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The focus at Warm Mineral Springs Park turns from demolition to restoration

A overview of Warm Mineral Springs, surrounded by people and grass during a sunny day
City of North Port

The North Port City Commission voted to have city staff come up with an analysis of the cost to restore the buildings, along with flood mitigation and insurance options.

The North Port City Commission is halting any exploration into demolishing three historic buildings at Warm Mineral Springs Park.

Earlier this week, the commission instead voted to have city staff come up with a full-cost analysis on how much it'd cost to restore the historic cyclorama, spa and sales building on the property, along with flood mitigation and insurance options.

The city had entered a public-private partnership with a development group last year to fully redevelop the park, which caught plenty of public backlash. The partnership ended earlier this year without a deal in place.

A February report from architecture firm Sweet Sparkman listed the price for restoring the old sales building, spa and cyclorama at between $11 million and $13 million.

The Sarasota Alliance for Historic Preservation presented a potential plan to the commission that would have the city invest $5 million up front for restoration, and then more money over the course of four years to complete its revitalization.

Commissioners showed some concerns on the potential costs of restoration for the buildings on Warm Mineral Springs.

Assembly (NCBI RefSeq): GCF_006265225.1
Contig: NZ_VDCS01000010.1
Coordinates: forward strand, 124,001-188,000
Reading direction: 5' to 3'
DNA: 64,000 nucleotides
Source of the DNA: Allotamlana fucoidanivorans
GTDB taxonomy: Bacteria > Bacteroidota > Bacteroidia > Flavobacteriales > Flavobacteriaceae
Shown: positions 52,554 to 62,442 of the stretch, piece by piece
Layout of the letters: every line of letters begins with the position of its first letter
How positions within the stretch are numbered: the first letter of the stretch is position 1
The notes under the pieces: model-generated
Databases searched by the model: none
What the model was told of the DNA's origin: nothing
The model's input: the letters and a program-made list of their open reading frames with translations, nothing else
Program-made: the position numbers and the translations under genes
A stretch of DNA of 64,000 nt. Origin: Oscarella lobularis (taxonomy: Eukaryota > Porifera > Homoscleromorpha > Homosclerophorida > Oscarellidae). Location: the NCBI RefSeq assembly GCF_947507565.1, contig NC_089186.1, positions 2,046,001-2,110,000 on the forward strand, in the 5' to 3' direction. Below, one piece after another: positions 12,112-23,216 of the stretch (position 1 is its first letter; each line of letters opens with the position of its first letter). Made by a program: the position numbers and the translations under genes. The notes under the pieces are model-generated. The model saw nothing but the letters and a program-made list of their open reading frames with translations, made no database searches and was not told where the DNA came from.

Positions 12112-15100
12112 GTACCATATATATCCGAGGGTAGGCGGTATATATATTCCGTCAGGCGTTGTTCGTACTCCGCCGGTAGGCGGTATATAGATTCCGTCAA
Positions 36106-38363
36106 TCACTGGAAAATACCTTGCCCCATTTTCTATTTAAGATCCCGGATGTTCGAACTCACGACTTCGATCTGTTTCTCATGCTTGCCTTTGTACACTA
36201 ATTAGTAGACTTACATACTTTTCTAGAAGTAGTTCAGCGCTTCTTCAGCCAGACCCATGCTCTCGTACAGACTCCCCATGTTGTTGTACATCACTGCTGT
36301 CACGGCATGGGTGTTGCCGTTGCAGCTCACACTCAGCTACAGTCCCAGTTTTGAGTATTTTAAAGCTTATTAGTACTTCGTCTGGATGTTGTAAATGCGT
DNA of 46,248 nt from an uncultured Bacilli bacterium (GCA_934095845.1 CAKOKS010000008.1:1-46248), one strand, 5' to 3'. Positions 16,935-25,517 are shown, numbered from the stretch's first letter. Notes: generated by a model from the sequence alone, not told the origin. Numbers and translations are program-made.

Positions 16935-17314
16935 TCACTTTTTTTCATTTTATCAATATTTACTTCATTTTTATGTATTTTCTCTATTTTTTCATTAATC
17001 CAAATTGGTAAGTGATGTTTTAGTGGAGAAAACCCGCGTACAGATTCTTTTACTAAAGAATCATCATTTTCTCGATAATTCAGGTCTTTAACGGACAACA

But Tony Souza, chairman of the Sarasota County Historic Preservation Board, said the city can apply for several grants and programs to mitigate that price.

"[Warm Mineral Springs] is something that's probably world-known,” Souza said. “And when you talk about ‘this is the only thing we have in North Port,’ it's not the only thing you have. But this is the greatest thing, because it's much bigger than this whole area."

North Port Vice Mayor Phil Stokes says he wants to see the city make the investment toward the buildings, regardless if the money is earned from taxpayers or a revenue bond.

"I think we ought to work to do this,” Stokes said. “I think people want to do it. I think it'd be great for our city. In the long run, that whole area of mineral springs should become a wonderful, exciting district.”

Other commissioners voiced concerns about the price of insuring those buildings being too high, or aligning them with FEMA regulations.

“I'm not at all comfortable spending millions of dollars restoring buildings, with the likelihood that we can't insure them,” said Commissioner Barbara Langdon. “I don't think that's good stewardship. I don't care where the money comes from, from taxpayers or grants or other sources. I think it is potentially a serious misuse of funds.”

But Historic preservation officials attending the meeting said there could be alternatives for both of those potential hurdles because of the buildings’ listings on the National Register of Historic Places.

Ultimately, the commission voted for researching the building costs, flood mitigation and hardening costs, and insurance options.

The commission also set forth a motion to gather state and county leadership in a special meeting to talk about the future of Warm Mineral Springs.

Commissioner Debbie McDowell attempted to create an amendment to the motion that would push the city manager toward contracting a management company for the operations of the spring, as it’s recently been run by city employees. That motion failed 1-4.

And the commission voted for the city to pursue completing design for the Legacy Trail expansion, which would end in the Warm Mineral Springs parking lot.

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